Zach Selwyn: 5 Misused and Misunderstood Words and Phrases

By Zach Selwyn September 24, 2013 View all posts (1)
Slang does not really get misused—but the origins of slang words and phrases in the American language come from some interesting places. So when you think a slang term stems from a definition you may have heard over the years, you use it thinking it means what you were told—(eventually it takes on this type of meaning ) but here are 5 great examples that we featured on my TV show, “America’s Secret Slang,” on H2.

5 Blockbuster

Image Credit: Trebomb

This has nothing to do with the video store or a movie that is so popular the line goes around the block. It comes from World War II, when new bombs were unveiled that could destroy entire city blocks. The term evolved to mean anything that is so popular it breaks records and people everywhere respond to it.

4 Full of Baloney

Image Credit: Wikimedia

Does not mean you are foolish and “full of weird made up materials or ideas” as related to the meat bologna, although it has evolved to mean that today. The word for mouth in Gaelic is beal and the word for foolish is ogna—combine the two and you get bealogna which meant “foolish mouth.”

3 Cry Uncle

Image Credit: Jason Lam

It is not because your uncle was beating you up because they were abusive back in the day. It comes from the Irish word for “mercy” which is “anacal.” So when you used the old Gaelic word anacal you were crying mercy… or giving up. Americans heard “uncle.”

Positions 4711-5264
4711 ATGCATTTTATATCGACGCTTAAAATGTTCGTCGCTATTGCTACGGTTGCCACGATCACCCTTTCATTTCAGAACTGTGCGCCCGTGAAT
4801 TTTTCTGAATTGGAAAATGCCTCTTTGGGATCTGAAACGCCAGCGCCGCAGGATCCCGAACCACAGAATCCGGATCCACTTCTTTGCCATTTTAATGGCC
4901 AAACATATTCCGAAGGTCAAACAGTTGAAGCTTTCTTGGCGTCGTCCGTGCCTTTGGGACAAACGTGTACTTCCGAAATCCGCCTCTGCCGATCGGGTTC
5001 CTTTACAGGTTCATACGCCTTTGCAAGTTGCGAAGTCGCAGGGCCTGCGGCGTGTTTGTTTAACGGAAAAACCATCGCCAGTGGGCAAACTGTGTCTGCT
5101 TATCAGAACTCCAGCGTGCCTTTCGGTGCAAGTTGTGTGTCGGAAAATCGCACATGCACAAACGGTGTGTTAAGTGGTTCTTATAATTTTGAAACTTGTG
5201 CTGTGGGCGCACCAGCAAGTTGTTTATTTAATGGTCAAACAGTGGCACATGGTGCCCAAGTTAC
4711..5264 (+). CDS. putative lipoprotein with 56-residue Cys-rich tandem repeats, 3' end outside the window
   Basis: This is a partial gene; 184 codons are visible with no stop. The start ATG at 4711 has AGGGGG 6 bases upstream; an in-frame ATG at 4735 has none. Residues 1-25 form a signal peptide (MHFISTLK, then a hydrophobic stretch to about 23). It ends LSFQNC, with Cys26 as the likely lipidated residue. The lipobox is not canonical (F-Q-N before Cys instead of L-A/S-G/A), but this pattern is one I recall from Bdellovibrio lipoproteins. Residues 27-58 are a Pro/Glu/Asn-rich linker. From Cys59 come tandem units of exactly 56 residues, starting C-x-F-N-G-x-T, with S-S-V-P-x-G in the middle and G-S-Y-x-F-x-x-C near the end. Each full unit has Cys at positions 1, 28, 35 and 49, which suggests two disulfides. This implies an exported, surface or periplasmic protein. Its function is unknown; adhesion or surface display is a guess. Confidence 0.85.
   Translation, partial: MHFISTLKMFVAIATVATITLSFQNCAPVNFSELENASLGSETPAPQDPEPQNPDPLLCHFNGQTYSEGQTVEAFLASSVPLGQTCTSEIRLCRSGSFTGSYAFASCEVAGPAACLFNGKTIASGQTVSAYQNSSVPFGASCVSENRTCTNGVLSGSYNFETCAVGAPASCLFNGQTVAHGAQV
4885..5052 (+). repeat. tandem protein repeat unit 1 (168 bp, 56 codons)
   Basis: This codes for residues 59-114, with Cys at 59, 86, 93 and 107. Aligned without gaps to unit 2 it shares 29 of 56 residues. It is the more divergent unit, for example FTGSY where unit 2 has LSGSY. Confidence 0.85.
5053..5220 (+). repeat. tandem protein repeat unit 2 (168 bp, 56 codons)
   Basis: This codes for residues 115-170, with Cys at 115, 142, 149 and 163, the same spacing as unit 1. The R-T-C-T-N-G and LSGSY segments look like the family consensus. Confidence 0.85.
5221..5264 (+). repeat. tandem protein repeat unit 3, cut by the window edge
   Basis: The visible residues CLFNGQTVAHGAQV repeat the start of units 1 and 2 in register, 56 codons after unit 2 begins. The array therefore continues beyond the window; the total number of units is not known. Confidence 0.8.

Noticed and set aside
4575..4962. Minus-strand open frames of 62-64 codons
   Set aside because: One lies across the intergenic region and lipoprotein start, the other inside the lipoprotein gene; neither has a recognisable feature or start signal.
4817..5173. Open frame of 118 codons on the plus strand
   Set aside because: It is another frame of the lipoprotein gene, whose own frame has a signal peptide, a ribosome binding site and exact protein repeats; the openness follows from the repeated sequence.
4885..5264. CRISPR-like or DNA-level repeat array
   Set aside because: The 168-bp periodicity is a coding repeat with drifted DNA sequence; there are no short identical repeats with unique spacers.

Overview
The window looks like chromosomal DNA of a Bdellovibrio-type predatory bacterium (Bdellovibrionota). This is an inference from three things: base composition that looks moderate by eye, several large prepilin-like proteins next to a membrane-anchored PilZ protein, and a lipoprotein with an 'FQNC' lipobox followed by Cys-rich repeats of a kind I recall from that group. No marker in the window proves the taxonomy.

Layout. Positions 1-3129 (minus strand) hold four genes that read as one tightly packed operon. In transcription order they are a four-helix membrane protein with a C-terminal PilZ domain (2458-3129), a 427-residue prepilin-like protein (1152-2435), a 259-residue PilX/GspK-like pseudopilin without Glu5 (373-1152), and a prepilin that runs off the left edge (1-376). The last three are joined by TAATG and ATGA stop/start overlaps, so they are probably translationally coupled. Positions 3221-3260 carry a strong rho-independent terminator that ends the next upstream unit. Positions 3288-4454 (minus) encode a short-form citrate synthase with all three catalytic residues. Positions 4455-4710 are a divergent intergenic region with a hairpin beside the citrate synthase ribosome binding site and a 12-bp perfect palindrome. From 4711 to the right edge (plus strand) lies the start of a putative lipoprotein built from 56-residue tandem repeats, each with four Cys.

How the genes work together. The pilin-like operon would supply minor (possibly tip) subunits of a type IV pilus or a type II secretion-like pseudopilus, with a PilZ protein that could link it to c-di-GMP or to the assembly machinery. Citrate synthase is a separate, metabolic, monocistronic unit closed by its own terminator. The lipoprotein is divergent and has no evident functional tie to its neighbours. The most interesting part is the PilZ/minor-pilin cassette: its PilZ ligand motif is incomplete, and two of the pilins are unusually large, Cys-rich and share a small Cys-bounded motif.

2 Ten Gallon Hat

Image Credit: Wikimedia

Not about the size of a guy’s huge hat or a hat being able to hold 10 gallons of water… Comes from the Spanish word “Galan” which means handsome—describing the tall handsome vaqueros who wore these hats… But some say it also comes from the Spanish word “Galon” which means “braid.” Some vaqueros wore as many as ten braided hatbands on their sombreros, and those were called “ten galón hats.” English speakers heard “gallon.”

1 Redneck

Image Credit: Aaron E. Silvers

This does not refer to a farmer in the field with a red neck. It originally comes from Scotland in the 1640s. The Covenanters rejected rule by bishops and wore red cloth around their neck to signify their position, and were called rednecks by the Scottish ruling class to denote that they were the rebels in what came to be known as The Bishop’s War. When the Scots-Irish people settled in the southern United States the term came with them and has evolved over the years.

Keep up with Zach and his adventures in the evolution of language at his website.

Slang isn’t the only thing we’ve been getting wrong. Check out these 5 Common Misquotes!

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